Marking Good Behavior (the secret of dog training)

Dogs in general are easy to explain— “How can I get what I want now!” Now it’s not that they are sitting around your house, twiddling their paws, planning ways to thwart you. But they do experiment with behavior—barking, jumping, chewing, nipping, playing keep away, etc., all to get your attention. It works and you pay attention to them. They’ve got you perfectly trained.

Even if you tell them no, glare at them, or push them away, that’s attention and reinforces the undesired behavior.

You can reverse that trend by paying more attention to them when they are being good. Don’t ever take good behavior for granted, especially calm sits and downs. If you don’t pay attention to them when they are being good, what do you think they’re going to do????? Be bad of course, because you’ll absolutely pay attention to them then.

Make sure your dog knows it’s doing something right by communicating that to her with a word (usually YES or GOOD) or a sound (a clicker) followed by a reinforcement.

Reinforcement doesn’t always have to be food treats. It can be playing with a toy, petting, praise, a smile from across the room, going for a walk, playing with another dog, chasing a squirrel in the yard, pointing a bird, etc. Basically anything your dog likes can be used as a reinforcement. But you must always and forever acknowledge your dog’s good behavior and ignore the bad behavior as much as possible.

Reinforcement must be reinforcing for your dog and not you. So if you are planning on using petting for reinforcement, make sure your dog likes it. The overwhelming majority of dogs hate being petted on top of their heads, but almost everyone pets them there. Put yourself in their place… “here comes the big hand coming down towards me with a giant body looming behind it.” They hate it!!! And, in the winter it’s easy to accidentally static shock your dog and you certainly don’t want to shock them on their heads. You can train them to like being petted on their heads by pairing it with treats. When petting, always start under the chin, on the chest or on the side of the neck, then come back to the head.

When teaching new behaviors, generally treats are used for reinforcement before switching to another reinforcement.

When your dog first hears a marker word or sound, she will not know that it means anything. So you have to help your dog understand what it means by “charging your marker.” In other words, give that word or sound some value by pairing it with treats—just like you’d charge a battery.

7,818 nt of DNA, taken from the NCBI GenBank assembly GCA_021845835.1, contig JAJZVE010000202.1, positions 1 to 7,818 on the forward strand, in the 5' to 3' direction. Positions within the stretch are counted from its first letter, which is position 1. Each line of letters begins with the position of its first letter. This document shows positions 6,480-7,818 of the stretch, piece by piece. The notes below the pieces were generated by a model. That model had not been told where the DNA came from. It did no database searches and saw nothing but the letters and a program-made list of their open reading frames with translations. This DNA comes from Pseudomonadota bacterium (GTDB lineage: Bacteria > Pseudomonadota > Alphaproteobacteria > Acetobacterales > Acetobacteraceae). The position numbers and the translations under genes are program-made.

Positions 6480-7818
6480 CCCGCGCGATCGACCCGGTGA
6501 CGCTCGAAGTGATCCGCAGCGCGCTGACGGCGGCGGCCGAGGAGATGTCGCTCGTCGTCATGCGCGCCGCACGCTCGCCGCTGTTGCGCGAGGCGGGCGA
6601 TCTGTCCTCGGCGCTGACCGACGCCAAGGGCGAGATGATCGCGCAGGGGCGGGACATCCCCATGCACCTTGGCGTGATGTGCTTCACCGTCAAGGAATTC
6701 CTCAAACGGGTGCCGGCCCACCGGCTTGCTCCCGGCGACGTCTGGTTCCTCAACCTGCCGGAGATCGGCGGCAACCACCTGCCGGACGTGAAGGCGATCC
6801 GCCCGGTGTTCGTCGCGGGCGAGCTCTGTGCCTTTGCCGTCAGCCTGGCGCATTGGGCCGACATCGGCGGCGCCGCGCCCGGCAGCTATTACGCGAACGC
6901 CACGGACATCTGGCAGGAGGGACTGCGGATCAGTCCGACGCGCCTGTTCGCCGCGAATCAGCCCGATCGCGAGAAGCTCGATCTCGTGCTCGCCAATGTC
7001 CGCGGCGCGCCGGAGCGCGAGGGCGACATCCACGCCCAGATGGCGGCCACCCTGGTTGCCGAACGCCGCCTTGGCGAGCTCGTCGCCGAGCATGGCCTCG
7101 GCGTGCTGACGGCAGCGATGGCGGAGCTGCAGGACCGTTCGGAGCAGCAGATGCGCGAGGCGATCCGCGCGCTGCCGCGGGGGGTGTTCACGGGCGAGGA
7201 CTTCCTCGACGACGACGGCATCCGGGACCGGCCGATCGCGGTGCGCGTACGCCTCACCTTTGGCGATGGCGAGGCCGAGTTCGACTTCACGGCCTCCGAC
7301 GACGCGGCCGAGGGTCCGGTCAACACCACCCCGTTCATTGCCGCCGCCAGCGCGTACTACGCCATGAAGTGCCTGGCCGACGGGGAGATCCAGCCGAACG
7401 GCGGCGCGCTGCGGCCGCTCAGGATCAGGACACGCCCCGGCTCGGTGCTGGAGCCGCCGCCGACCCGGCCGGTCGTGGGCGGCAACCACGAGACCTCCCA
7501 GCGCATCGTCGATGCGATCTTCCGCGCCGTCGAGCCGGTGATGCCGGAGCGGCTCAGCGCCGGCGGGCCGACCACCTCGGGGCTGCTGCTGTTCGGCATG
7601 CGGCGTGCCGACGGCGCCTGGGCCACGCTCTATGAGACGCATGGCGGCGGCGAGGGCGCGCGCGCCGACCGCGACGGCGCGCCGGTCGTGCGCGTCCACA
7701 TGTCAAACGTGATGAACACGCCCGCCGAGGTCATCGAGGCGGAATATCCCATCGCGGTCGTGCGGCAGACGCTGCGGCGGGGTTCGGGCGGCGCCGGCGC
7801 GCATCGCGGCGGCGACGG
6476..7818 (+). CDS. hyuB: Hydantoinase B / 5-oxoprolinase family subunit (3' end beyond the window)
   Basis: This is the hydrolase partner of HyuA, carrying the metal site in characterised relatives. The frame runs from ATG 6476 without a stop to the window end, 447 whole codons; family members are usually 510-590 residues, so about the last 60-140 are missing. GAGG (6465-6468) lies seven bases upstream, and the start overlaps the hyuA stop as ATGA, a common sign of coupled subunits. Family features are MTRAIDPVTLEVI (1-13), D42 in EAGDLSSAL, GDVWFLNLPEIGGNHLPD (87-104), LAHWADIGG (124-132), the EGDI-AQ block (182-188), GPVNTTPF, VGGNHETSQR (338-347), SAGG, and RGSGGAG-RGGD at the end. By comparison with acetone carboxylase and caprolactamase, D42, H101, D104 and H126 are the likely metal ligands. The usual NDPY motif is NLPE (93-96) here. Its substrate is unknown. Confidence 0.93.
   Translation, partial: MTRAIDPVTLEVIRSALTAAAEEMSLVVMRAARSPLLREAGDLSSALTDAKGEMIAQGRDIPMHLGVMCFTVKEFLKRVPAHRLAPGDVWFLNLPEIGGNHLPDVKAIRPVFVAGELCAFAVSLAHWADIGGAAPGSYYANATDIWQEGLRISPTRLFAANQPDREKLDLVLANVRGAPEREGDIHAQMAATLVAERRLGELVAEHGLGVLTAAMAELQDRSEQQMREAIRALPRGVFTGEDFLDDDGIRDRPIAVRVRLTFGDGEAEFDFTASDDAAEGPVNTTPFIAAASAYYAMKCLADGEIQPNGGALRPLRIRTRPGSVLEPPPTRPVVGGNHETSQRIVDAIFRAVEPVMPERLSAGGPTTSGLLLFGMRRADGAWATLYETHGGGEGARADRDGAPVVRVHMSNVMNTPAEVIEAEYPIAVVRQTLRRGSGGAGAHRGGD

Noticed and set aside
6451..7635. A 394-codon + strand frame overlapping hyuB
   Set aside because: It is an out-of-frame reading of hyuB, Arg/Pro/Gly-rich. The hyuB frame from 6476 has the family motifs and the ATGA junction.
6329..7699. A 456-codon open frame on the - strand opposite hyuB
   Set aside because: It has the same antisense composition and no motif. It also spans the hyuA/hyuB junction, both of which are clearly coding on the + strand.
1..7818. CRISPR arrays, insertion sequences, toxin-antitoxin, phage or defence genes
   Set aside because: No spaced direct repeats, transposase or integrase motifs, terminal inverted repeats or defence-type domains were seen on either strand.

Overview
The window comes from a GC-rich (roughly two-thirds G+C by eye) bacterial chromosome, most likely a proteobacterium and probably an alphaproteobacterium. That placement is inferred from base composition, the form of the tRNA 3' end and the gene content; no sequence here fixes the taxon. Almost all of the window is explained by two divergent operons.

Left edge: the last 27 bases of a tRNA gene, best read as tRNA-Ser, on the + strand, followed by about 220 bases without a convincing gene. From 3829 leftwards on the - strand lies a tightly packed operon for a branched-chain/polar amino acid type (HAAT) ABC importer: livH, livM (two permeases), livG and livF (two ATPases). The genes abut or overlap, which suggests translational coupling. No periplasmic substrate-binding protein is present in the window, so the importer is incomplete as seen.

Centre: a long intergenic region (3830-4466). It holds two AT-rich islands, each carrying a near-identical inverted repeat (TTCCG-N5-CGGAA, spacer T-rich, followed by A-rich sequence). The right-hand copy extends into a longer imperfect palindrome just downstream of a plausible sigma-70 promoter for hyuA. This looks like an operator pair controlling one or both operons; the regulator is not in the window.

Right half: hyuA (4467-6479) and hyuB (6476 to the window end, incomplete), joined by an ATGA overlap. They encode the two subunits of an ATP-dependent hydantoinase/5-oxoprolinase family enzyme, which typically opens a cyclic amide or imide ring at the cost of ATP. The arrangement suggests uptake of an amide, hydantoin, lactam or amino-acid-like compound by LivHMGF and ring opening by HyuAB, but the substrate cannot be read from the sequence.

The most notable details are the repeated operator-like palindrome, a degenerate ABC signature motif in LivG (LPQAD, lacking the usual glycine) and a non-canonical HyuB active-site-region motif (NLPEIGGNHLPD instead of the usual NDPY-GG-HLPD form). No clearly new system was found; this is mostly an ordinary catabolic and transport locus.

To charge your marker, start with a bag of tiny (about 1/4 inch square at the most), soft and stinky treats. Keep your treats handy but out of sight. Say your word or click your clicker, pause for no more than a split second then deliver the treat. Repeat at least 20 times.

Test to see if your dog understands what that sound means. Wait for him to look away and make your sound. If he responds by looking at you or at least flicking his ears towards you then you’re ready to put your marker into action. Only do this one time and then never again use that word or click to get your dog’s attention.

If you are using a clicker, and I always use both a clicker and verbal marker, you make a pact with your dog. If I click I will deliver a treat to you. If you want to use an alternate reinforcement, use your verbal marker only.

Once charged, the purpose of your marker changes from marking the food, like it was during charging, to marking the good behavior. For instance, you ask your dog to sit. As his butt hits the ground you mark that behavior, then deliver a treat. Try to mark the split second his butt touches the ground. Mark and reinforce all good behavior all the time, especially calm, polite behavior.

If your dog does something bad on a regular basis, it has been reinforced in some way! It has been scientifically proven tens of thousands of times, behavior that is reinforced will be repeated. If this is happening, be a detective and figure out how your dog is being reinforced for this bad behavior. Here’s a hint—it’s probably you!

A better way to deal with bad behavior is to say nothing and turn away, or leave the room for 10 seconds and close a door. That physical barrier makes it black and white to your dog. “Not only did that not get me what I wanted, but my giant treat with the thumbs just left the room.”

Puppies are walking blank slates and learn constantly from you and the environment what works and what doesn’t. You must be careful not to let them train you.

What would you do in this scenario? Your puppy is chewing a shoe. Commonly people would advise you to give the pup an appropriate toy in place of the shoe. But if you do you’ve just reinforced the puppy for chewing the shoe! I would run away from the puppy and entice them to follow me, be exciting and fun so the pup wants to follow. As he follows, I’d be sure to mark that good behavior (no reinforcement yet). When he comes to you, he will have left the shoe behind. Ask him to do something like a sit or down, then you can legitimately mark and reinforce with an appropriate chew toy. Also make sure you teach your dog how to “drop it” and “leave it” to avoid similar situations in the future.

Help your puppies grow up to be calm, confident adults by letting them know now when they are doing something right!

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